Survey Says: This Is What Dads Really Want For Father’s Day
It's all about the experience.
This article was produced with our friends at DEWAR’S, who celebrate the entrepreneurial, adventure-embracing spirit of fathers everywhere.
Dads value presence over presents. Of the more than a thousand fathers who responded to a recent Fatherly survey, an overwhelming majority said they prefer quality time with their children to gifts. That’s not to say tie boxes will go unopened this Father’s Day, but it does underline that the annual celebration has become the perfect excuse to both celebrate dad and do something different
If Father’s Day was once an opportunity to celebrate a provider, it has evolved into a celebration of relationships and the perfect occasion for family members to help an overly scheduled dad get weird.
The vote for experiences over things was a true mandate: Some 81 percent of fathers said they’d forego headphones or new workout gear for a chance to hang out with their loved ones, specifically their partner. The most popular proposed Father’s Day plans all involved having a night away from the kids for some adult fun. The idea of seeing a band or a game was slightly more popular than the idea of staying in a hotel suite, which narrowly beat out test driving a racecar and going out for a steak dinner (pro tip: It’s all about the sides). Overall, fathers expressed an extreme eagerness to take a break from routine.
For those looking to make dad happy, that represents a bit of a puzzle. It’s easy to understand a person’s routines and buy gifts accordingly, but difficult to understand how they might choose to deviate. Sure, tickets to a show would be great, but what show? Great question. Don’t answer it. The workaround is to embrace the stay-at-home, chill Sunday Father’s Day (more than 70 percent of respondents said they’d like to spend part of Father’s Day at home) and plan to get the guy to a festival in the not-too-distant future. It’s hard to go wrong if you stick to city-centric jams like Hardly Strictly Bluegrass in San Francisco, Pitchfork Festival in Chicago, and Made In America in Los Angeles, but there’s no need to limit it to the music circuit. The West has rodeos. The Northwest has beer festivals. The Southeast has college football.
There’s nothing wrong with giving dad something to look forward to; there’s also nothing wrong with giving him a bit of a push? Don’t know if he’d be into a hot sauce festival? Well, there’s only one way to find out. No one hits a home run with a bat on their shoulder.
Given that dads were, broadly speaking, looking to mix it up, it’s not surprising that many fathers were down to take a trip. But the strong preference among respondents was to keep it simple. Almost half of the fathers surveyed expressed interest in heading to a cabin in the mountains or the woods. And, fortunately for gift givers and planners alike, those trips have gotten way easier to plan thanks to sites like Airbnb and VRBO as well as less known cabin booking tools like Getaway, which operates modernist retreats at locations within two hours drive of major cities that get revealed on a rolling basis. Will they be busy for Father’s Day? Yeah, they’re all booked out. But there’s wiggle room in August and September. Get it on the calendar.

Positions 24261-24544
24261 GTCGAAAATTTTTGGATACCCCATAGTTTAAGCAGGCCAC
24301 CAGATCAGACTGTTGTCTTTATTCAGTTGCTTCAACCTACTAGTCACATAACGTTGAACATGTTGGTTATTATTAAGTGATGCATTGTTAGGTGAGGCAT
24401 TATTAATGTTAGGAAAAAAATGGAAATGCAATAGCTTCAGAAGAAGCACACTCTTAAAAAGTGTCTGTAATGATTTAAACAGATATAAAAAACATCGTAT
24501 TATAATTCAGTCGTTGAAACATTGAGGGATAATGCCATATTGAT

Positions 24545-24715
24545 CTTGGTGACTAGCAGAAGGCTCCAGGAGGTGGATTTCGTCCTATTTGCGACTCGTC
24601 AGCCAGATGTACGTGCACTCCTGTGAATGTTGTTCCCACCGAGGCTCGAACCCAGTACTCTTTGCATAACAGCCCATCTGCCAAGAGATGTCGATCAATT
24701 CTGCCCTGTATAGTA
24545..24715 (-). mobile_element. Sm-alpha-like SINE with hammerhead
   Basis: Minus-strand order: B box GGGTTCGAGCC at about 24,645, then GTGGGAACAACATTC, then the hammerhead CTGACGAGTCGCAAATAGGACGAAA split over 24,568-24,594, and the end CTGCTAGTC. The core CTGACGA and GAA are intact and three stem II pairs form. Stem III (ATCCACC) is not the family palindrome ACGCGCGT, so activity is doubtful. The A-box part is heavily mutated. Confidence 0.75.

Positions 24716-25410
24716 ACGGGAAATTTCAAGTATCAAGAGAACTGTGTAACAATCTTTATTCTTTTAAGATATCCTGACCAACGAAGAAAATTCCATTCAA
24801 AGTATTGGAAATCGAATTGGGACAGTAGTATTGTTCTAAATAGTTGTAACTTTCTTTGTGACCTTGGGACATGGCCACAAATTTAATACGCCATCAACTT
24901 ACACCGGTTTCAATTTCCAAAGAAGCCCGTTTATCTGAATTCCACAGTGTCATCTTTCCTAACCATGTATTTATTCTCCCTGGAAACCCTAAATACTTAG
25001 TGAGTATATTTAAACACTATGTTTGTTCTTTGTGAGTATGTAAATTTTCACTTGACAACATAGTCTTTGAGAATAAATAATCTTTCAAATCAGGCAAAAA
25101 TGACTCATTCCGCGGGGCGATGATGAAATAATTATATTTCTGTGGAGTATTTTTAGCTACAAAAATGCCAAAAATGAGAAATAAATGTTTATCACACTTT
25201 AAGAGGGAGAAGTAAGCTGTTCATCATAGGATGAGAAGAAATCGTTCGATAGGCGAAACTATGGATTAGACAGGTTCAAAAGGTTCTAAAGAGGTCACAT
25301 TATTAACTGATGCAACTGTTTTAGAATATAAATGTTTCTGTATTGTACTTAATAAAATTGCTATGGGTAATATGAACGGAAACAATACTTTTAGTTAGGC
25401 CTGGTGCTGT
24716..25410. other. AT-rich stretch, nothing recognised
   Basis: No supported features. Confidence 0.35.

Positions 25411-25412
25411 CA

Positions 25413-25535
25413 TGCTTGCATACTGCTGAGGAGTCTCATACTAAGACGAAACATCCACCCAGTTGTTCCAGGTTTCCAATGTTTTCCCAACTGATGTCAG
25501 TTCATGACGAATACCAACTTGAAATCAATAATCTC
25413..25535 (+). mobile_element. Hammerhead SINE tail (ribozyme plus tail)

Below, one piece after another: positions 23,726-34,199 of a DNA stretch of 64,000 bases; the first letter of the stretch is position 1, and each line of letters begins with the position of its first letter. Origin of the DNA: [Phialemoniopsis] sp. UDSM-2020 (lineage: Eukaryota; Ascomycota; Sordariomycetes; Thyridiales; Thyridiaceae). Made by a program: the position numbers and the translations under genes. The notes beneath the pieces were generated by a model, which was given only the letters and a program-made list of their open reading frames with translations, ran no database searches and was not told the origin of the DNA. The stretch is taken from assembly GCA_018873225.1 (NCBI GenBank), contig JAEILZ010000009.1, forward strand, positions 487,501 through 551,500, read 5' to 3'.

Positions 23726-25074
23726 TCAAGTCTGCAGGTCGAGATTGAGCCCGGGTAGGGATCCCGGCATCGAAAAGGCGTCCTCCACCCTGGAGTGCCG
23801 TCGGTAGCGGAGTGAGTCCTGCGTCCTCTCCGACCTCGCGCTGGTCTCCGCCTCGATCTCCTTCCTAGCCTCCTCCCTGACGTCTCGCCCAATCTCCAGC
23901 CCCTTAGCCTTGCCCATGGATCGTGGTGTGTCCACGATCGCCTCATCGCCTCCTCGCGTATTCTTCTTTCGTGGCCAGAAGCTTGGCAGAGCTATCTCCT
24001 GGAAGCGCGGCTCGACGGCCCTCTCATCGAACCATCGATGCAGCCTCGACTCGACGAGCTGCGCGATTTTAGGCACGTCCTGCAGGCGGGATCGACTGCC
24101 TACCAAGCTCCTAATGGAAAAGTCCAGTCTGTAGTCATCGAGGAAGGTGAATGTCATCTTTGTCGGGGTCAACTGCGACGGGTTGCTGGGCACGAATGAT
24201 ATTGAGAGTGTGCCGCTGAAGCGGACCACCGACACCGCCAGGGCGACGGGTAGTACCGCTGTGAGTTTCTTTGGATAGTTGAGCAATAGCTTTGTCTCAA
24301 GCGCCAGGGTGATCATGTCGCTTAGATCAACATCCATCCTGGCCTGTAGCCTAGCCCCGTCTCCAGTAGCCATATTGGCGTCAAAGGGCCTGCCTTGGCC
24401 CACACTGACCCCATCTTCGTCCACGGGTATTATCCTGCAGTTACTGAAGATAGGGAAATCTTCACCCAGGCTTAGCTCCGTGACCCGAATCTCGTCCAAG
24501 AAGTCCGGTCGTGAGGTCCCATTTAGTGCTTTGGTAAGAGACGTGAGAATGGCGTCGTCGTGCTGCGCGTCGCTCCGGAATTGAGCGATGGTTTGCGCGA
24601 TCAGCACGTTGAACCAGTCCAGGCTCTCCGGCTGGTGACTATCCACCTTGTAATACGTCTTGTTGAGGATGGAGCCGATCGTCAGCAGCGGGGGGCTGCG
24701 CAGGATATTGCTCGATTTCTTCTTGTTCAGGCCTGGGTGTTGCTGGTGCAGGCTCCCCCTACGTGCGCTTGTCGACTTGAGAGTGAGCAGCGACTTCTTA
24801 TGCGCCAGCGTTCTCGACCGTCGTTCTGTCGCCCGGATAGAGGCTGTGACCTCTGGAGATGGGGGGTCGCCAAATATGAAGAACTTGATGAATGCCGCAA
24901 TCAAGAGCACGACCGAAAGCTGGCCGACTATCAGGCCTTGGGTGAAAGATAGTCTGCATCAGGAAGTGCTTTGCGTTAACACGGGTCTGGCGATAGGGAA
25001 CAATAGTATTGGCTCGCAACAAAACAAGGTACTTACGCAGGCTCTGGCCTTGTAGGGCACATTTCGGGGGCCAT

Alternatively — or additionally for families looking to go big — plenty of car trips would satisfy paternal wanderlust. Some 21 percent expressed interest in scoping out a national landmark while eight percent expressed interest in wandering through a big city. Those can be day trips depending on the nature of that drive (country-to-city or city-to-country), but the critical thing is to have them scheduled so dads can get excited and prepared for a weekend off.
And then there’s the small matter of whether or not to bring the kids. That’s a case-by-case situation, but it’s important to remember that dads are generally eager to take a night off — not more. Those opting to book international trips or, frankly, anything requiring an airport, would do well to plan on bringing the kids.
Go Big and Go Home
When it came to gifts, the minority got even smaller. Only 15 percent of fathers had any interest in a new watch and less than 10 percent said they’d want a new suit or a fresh pair of sneakers. The more popular gifts were the sort of presents that lead to a shared experience. To that end, smart gifters who want to go big would do well to do that in the most literal sense of the word, leaning towards family tents, workout equipment, yard games, and grills.
The biggest big gift this year? That would be stock tank pools. The Instagram-friendly metal cisterns, historically used to keep cattle hydrated, are popping up across the country. Think of them as above-ground pools for people who value a good-looking backyard — and also think of them as a project. Dad and the kids can work on the installation, which is no easy task, together, then spend summer enjoying the fruits of that labor.
It’s like a jungle gym, but Dad can use without fear of breakage, splinters or hospitalization.
But just because there’s a cool new trend doesn’t mean the classics don’t play. The classics definitely play. Given a ton of options, some 40 percent of fathers expressed interest in a new grill, grill tools, or a stack of steaks. And it’s no wonder why. Taken in aggregate, meat and fire generally mean get-together. And dads dig a low-key party.
Need proof? More than 60 percent of fathers who expressed interest in being given a good bottle of whisky wanted to drink it with loved ones or friends. Dads, it turns out, are excellent at sharing. And they get that sharing is ultimately what Father’s Day is about, whether that means sharing the parenting experience with friends, an adventure with the family, or quality time with a partner.
Dads don’t drink alone. Cheers.
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